It is distributed by Allegro Music so it is available everywhere. All our other recordings can be found in some stores or on the Internet. CD Baby is a great place to get our recordings or direct from us at

Rick: Your jazz playing reflects some nice sensitivity and nuance, but Jay has been quoted as saying you laid out some “bitchin’ chord solos” on the new CD. When you’re at home alone, do you ever crank up your amp and wind up like Pete Townshend to shake the rafters?

Gerry Beaudoin: Never! Not since I was a kid. My chordal style comes from Bucky Pizzarelli, so I owe him a lot. My two influences are Bucky Pizzarelli and Kenny Burrell. The day Bucky came to play on one of my records I was in heaven! I was nineteen years old. It was a real honor. Bucky’s my mentor.

Thanks for the compliment. Not in years, but once I did that for my son and his friends and they thought I could “really shred.” The New Guitar Summit just finished a recording with Randy Bachman from the Guess Who and Bachman Turner Overdrive. We did his big hit “Taking Care of Business” as a blues shuffle and when finished Randy said to everybody, “Hey, Gerry finally rocked out.”

Rick: Tell us about your guitar teaching experiences.

Gerry Beaudoin: I’ve been teaching guitar for a long time. For the past four years, I’ve been teaching at a community college. I love teaching one on one. Especially someone who’s young and wants to learn guitar. There was a kid here tonight, he’s twenty, who never heard of me and Duke. He knew Wes Montgomery and Bucky. He came by to see me. He flipped out. I gave him a CD. He was inspired. Nothing greater than inspiring a kid.

Rick: What are the three biggest stumbling blocks for developing guitarists?

Gerry Beaudoin: Ah, the kids don’t really know what jazz is and they haven’t listened to a lot of real good music. And their chord knowledge is nil. Because you can play rock with three or five chords. And to watch them get into it and develop is like a real thrill. Chord structures are very important; harmony is very important. Theory, and that’s something musicians use to always learn thirty and forty years ago. But they don’t learn that way today.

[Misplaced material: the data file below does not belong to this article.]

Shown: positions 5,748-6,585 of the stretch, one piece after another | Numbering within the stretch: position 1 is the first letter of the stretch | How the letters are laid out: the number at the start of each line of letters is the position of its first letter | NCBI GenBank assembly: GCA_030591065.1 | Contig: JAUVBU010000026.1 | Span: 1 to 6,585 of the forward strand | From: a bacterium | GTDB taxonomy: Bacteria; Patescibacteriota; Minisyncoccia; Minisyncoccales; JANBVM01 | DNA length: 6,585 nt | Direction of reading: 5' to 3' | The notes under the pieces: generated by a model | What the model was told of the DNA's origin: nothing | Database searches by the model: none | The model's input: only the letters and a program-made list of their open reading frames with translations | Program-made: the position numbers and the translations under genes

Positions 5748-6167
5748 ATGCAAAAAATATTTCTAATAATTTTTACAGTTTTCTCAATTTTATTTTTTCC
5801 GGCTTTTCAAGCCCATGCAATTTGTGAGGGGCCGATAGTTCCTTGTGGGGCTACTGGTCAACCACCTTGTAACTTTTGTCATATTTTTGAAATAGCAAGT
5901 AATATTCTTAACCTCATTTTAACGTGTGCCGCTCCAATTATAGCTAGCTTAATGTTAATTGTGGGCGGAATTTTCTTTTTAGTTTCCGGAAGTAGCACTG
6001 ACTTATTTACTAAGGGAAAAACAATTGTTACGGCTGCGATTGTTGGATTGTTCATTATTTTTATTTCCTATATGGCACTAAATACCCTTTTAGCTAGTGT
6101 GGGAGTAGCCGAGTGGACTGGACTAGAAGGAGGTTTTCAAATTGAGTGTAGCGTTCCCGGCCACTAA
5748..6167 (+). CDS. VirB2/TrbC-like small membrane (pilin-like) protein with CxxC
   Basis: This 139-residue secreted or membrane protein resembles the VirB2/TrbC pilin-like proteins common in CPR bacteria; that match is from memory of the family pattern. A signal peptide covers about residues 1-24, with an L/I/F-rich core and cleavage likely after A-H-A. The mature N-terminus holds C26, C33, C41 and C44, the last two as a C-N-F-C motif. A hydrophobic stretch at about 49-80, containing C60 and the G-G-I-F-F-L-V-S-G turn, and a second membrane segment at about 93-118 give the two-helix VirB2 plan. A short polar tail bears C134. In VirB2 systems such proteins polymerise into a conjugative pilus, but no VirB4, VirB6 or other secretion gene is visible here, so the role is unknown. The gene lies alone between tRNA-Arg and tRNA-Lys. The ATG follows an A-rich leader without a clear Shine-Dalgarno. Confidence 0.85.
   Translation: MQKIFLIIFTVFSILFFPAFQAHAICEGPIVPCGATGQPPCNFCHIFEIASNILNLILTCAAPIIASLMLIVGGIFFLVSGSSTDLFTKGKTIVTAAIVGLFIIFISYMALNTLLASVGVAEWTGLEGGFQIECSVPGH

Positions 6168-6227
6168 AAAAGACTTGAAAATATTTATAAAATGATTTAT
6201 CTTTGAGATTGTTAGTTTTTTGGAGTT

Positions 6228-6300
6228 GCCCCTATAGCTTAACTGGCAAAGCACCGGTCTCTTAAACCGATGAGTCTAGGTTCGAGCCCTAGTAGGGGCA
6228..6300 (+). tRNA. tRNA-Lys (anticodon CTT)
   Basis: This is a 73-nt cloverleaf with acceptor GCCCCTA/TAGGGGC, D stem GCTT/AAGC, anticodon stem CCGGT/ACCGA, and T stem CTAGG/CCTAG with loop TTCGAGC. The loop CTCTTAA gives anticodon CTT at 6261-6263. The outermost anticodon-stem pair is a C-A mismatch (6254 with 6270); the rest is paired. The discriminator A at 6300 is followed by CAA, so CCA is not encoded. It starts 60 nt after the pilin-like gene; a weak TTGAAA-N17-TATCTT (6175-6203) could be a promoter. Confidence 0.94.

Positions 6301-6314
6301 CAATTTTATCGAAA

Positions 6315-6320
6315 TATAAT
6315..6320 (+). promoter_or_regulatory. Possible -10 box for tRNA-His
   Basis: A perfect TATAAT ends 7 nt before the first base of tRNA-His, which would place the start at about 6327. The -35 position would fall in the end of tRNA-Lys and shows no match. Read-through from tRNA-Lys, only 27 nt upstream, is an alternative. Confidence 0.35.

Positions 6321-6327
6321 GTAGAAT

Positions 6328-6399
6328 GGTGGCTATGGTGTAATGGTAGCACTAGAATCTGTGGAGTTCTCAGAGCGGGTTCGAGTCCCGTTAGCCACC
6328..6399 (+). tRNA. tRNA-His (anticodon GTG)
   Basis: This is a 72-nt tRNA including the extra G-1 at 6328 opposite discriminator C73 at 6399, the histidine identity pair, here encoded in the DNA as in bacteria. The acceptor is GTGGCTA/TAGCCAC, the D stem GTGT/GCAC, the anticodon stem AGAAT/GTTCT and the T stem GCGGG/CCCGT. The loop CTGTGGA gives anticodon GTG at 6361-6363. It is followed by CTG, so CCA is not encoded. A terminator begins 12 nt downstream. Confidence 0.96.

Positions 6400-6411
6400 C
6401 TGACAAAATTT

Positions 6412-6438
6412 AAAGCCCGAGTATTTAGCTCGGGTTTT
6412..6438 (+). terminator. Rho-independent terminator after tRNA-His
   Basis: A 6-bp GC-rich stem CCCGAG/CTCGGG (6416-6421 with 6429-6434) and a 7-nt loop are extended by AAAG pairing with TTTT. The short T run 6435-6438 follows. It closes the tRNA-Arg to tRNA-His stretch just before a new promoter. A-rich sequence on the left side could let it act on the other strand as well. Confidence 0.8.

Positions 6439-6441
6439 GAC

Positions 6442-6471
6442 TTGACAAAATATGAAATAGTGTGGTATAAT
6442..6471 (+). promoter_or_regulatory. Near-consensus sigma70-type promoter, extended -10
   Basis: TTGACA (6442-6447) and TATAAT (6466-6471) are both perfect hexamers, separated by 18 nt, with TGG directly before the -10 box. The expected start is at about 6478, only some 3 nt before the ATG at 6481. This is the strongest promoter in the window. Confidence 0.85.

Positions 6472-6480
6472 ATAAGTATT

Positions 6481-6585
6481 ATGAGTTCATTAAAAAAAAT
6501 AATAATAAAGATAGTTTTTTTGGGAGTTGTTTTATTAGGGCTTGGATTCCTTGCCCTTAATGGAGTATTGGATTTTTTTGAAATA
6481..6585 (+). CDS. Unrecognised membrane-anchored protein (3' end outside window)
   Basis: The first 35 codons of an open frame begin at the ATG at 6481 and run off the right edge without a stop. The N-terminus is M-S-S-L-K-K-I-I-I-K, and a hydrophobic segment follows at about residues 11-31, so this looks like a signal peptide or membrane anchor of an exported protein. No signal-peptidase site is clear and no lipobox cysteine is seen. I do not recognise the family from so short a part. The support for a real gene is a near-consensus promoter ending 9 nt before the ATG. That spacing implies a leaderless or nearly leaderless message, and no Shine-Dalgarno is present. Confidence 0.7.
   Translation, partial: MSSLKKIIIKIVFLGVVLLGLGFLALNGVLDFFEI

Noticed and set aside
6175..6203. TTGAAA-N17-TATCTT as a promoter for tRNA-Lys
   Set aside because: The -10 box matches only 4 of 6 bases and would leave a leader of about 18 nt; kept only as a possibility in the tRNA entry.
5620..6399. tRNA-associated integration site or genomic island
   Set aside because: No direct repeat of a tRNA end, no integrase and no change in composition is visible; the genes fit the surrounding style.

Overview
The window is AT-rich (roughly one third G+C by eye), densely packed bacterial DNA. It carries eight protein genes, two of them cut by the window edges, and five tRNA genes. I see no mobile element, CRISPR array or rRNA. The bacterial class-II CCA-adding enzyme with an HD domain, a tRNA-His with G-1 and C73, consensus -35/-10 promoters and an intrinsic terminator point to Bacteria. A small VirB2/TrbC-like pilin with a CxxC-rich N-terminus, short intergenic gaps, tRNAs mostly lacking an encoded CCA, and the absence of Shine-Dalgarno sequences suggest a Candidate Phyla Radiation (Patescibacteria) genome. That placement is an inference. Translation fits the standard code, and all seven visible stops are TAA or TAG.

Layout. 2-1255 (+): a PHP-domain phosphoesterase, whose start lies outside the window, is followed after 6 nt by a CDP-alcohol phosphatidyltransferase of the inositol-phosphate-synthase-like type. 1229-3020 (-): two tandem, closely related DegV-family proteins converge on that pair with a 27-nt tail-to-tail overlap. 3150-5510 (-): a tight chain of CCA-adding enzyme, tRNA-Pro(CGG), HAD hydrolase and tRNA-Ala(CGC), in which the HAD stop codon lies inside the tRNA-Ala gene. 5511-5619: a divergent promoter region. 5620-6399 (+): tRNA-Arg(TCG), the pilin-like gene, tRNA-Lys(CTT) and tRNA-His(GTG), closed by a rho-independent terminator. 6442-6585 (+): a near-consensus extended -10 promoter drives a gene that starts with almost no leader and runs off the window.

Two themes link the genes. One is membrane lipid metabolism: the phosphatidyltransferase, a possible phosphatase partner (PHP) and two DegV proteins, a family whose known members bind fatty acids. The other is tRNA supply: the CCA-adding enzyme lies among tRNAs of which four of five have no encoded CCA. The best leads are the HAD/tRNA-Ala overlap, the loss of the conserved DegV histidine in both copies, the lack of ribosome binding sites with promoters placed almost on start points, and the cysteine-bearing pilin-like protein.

Rick: For a first year student, what are mandatory things they need to learn?

Gerry Beaudoin: They should know all their major scales and they should have a real good knowledge on how to build chords. The problem with how some people teach guitar is teaching them form. That’s not what they should know. They should know the notes on the guitar, so they can find them anywhere on the guitar. I can find C in, like, fifty different places. It’s like a big map, you go around and go around.

And a part of it is intuitive. Real good students, you can show them stuff and they’ll come back the next week and they’ve learned that and want to learn something else. You should know where every note, that is, all the notes are on the fret board and you should know where all the pitches are. That’s extremely important. You can play C on the fifth fret third string or C on the tenth fret fourth string.

It’s the same pitch and you should know it’s the same pitch. Most people don’t learn that way. I always custom make my lessons or course of study based on where they are and what they need to learn. Then I develop a course of study. I teach at home and at Quincy College. Duke does some teaching too.

Rick: What types of helpful hints do you always give them to help them make breakthroughs in their playing?